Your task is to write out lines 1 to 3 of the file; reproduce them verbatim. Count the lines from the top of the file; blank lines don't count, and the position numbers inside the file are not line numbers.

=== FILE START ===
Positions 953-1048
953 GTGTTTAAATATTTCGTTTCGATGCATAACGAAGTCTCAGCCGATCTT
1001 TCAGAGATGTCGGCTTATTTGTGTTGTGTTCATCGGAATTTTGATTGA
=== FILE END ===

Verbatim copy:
Positions 953-1048
953 GTGTTTAAATATTTCGTTTCGATGCATAACGAAGTCTCAGCCGATCTT
1001 TCAGAGATGTCGGCTTATTTGTGTTGTGTTCATCGGAATTTTGATTGA